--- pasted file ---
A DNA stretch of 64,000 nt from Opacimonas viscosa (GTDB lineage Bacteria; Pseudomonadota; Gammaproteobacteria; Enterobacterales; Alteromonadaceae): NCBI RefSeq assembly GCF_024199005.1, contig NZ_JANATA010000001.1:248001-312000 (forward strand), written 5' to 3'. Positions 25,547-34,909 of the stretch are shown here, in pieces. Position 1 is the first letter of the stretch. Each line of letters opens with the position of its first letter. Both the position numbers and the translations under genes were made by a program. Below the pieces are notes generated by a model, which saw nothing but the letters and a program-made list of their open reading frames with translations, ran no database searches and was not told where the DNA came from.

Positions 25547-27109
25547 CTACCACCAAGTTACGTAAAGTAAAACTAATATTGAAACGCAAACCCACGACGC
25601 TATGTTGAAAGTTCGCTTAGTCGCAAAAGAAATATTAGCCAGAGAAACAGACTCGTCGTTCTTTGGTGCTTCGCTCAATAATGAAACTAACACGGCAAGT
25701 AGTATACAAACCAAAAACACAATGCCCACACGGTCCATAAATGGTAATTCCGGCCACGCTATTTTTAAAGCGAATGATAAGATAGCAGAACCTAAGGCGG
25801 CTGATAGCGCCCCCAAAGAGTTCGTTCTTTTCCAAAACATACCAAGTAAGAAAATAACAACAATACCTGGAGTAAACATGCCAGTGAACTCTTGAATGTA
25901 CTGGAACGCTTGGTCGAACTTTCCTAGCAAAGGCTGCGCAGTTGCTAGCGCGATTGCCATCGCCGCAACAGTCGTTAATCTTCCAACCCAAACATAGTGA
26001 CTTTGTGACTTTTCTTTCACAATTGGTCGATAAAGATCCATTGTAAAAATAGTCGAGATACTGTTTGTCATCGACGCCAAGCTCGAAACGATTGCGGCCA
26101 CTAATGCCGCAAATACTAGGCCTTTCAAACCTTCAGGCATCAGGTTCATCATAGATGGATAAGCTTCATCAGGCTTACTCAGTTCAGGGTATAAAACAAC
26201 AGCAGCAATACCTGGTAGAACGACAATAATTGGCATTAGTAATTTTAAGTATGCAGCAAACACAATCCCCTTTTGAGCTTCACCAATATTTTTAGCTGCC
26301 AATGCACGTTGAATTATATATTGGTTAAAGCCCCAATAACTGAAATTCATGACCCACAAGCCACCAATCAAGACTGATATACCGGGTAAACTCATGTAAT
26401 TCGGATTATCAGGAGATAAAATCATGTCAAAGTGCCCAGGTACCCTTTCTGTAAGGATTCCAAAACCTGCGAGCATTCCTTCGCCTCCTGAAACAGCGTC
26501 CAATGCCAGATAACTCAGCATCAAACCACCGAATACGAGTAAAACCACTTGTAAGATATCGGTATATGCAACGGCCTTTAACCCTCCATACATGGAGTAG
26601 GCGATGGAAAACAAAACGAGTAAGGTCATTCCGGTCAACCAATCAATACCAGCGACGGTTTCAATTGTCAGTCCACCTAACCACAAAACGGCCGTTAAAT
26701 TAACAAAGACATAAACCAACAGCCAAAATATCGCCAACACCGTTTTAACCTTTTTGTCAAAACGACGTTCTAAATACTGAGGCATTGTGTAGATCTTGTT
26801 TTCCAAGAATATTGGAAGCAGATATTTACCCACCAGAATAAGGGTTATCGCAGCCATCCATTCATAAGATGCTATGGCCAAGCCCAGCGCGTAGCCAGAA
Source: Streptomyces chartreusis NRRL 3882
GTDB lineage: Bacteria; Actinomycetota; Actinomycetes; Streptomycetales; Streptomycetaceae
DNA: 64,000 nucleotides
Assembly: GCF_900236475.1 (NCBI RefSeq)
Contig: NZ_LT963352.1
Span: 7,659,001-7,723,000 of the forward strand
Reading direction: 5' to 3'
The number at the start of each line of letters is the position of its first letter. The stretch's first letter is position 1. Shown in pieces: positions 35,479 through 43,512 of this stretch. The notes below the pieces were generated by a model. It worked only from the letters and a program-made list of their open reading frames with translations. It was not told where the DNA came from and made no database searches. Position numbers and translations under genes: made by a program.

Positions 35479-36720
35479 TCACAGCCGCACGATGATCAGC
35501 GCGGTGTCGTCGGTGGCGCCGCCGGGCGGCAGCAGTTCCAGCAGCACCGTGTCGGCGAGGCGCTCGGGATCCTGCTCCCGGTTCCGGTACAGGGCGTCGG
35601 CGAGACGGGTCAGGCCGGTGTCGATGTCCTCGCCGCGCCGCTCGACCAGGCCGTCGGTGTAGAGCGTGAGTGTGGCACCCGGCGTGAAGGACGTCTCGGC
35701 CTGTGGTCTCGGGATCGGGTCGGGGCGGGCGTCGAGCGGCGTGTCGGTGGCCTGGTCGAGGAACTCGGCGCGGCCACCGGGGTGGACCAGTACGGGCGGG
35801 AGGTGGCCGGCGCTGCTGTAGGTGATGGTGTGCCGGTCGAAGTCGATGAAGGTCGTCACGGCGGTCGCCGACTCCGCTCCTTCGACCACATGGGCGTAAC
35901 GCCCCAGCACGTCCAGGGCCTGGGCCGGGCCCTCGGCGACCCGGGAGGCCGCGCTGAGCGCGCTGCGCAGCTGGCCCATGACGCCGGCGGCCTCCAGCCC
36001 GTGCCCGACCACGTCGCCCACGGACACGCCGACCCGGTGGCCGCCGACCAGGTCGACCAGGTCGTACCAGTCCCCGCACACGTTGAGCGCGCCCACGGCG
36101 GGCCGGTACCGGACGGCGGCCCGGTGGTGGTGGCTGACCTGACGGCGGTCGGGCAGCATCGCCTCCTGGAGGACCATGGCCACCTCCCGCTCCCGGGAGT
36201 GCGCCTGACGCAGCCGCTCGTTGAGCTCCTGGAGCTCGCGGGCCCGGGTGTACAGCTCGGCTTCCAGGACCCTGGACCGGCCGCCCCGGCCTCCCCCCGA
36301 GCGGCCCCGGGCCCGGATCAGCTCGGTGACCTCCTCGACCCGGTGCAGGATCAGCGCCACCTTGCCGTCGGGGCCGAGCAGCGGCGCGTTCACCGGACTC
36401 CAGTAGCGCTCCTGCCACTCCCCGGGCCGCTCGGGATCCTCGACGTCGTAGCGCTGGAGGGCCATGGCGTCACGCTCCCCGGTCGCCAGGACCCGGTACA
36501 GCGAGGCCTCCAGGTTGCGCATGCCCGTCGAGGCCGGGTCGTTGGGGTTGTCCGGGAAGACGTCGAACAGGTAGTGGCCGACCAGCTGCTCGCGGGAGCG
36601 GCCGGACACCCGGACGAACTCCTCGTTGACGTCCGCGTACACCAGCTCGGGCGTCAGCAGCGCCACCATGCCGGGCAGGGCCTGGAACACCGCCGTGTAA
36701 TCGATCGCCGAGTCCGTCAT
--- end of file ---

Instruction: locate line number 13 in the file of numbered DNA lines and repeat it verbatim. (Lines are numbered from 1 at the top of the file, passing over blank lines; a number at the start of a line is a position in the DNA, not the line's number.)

26501 CAATGCCAGATAACTCAGCATCAAACCACCGAATACGAGTAAAACCACTTGTAAGATATCGGTATATGCAACGGCCTTTAACCCTCCATACATGGAGTAG